The Kite Runner of Khaled Hosseini's deeply moving fiction debut is an illiterate Afghan boy with an uncanny instinct for predicting exactly where a downed kite will land. Growing up in the city of Kabul in the early 1970s, Hassan was narrator Amir's closest friend even though the loyal 11-year-old with "a face like a Chinese doll" was the son of Amir's father's servant and a member of Afghanistan's despised Hazara minority. But in 1975, on the day of Kabul's annual kite-fighting tournament, something unspeakable happened between the two boys.
Narrated by Amir, a 40-year-old novelist living in California, The Kite Runner tells the gripping story of a boyhood friendship destroyed by jealousy, fear, and the kind of ruthless evil that transcends mere politics. Running parallel to this personal narrative of loss and redemption is the story of modern Afghanistan and of Amir's equally guilt-ridden relationship with the war-torn city of his birth. The first Afghan novel to be written in English, The Kite Runner begins in the final days of King Zahir Shah's 40-year reign and traces the country's fall from a secluded oasis to a tank-strewn battlefield controlled by the Russians and then the trigger-happy Taliban. When Amir returns to Kabul to rescue Hassan's orphaned child, the personal and the political get tangled together in a plot that is as suspenseful as it is taut with feeling.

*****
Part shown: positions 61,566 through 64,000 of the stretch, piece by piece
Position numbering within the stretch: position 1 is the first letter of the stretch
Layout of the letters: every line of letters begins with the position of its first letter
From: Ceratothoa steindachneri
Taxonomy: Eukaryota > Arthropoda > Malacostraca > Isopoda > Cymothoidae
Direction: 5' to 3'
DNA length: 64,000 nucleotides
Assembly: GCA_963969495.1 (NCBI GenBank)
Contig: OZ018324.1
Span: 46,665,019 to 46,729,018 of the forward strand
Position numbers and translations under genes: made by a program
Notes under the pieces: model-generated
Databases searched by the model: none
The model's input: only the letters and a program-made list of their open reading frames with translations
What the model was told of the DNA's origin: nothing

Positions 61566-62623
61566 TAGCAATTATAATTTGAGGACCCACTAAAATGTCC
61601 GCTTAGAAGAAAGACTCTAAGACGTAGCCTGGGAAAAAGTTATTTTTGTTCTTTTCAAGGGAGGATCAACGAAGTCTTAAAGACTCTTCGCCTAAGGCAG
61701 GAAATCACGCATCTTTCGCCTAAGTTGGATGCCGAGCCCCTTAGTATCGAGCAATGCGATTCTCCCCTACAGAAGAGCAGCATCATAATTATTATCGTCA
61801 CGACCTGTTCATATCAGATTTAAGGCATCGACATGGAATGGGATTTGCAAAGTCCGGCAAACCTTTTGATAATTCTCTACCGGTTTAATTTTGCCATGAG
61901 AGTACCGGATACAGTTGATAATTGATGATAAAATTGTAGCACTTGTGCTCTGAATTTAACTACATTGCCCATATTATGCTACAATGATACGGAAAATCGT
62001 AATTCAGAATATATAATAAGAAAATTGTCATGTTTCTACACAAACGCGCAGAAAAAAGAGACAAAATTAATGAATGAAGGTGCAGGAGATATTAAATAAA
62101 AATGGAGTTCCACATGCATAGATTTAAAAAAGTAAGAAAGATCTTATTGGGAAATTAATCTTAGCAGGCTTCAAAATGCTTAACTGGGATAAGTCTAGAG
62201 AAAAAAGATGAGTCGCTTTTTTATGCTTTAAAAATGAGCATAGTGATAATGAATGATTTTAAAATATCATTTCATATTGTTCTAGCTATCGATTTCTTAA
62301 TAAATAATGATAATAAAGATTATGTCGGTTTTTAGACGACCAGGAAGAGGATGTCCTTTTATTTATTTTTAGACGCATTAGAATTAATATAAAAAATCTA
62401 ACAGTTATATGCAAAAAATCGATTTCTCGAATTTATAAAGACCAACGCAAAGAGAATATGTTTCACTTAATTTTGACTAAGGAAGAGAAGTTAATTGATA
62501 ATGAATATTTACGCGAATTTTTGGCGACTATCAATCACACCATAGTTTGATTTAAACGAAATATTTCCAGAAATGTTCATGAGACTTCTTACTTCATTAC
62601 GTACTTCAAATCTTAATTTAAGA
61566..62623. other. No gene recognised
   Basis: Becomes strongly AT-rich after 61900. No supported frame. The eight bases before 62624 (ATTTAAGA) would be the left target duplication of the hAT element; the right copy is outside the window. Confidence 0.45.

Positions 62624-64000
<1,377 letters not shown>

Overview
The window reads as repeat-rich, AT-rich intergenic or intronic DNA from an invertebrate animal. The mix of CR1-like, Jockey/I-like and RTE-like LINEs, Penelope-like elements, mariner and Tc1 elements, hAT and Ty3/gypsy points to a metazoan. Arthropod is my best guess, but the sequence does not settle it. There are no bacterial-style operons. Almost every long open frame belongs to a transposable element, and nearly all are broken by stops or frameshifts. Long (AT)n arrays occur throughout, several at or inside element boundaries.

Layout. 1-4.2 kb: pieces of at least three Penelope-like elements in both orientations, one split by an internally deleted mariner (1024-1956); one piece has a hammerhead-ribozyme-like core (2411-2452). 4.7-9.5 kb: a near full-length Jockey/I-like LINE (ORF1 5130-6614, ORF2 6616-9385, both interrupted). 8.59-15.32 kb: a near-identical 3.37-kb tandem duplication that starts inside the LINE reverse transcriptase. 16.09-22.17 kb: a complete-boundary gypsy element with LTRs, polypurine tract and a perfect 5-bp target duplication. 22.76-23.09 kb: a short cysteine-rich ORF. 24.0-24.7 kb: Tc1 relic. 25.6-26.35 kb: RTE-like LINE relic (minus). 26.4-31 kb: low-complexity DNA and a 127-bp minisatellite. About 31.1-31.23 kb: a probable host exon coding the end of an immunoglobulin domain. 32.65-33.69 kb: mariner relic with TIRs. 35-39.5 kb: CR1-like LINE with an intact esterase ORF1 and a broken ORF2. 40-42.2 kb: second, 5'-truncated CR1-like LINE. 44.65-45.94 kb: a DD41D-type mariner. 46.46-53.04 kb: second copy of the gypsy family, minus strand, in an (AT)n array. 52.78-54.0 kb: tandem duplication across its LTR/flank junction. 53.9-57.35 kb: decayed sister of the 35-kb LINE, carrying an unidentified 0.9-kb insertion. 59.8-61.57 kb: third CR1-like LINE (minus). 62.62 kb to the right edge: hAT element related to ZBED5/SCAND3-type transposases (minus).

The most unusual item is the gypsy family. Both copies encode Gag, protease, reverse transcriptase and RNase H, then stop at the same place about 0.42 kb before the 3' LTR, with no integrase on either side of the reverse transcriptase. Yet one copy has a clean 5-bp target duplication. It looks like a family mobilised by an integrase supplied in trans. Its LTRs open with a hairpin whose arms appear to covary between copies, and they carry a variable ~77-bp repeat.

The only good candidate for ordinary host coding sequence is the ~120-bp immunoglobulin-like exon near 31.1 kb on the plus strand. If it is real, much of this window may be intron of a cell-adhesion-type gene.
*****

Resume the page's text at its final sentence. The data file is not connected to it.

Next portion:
The son of an Afghan diplomat whose family received political asylum in the United States in 1980, Hosseini combines the unflinching realism of a war correspondent with the satisfying emotional pull of master storytellers such as Rohinton Mistry. Like the kite that is its central image, the story line of this mesmerizing first novel occasionally dips and seems almost to dive to the ground. But Hosseini ultimately keeps everything airborne until his heartrending conclusion in an American picnic park.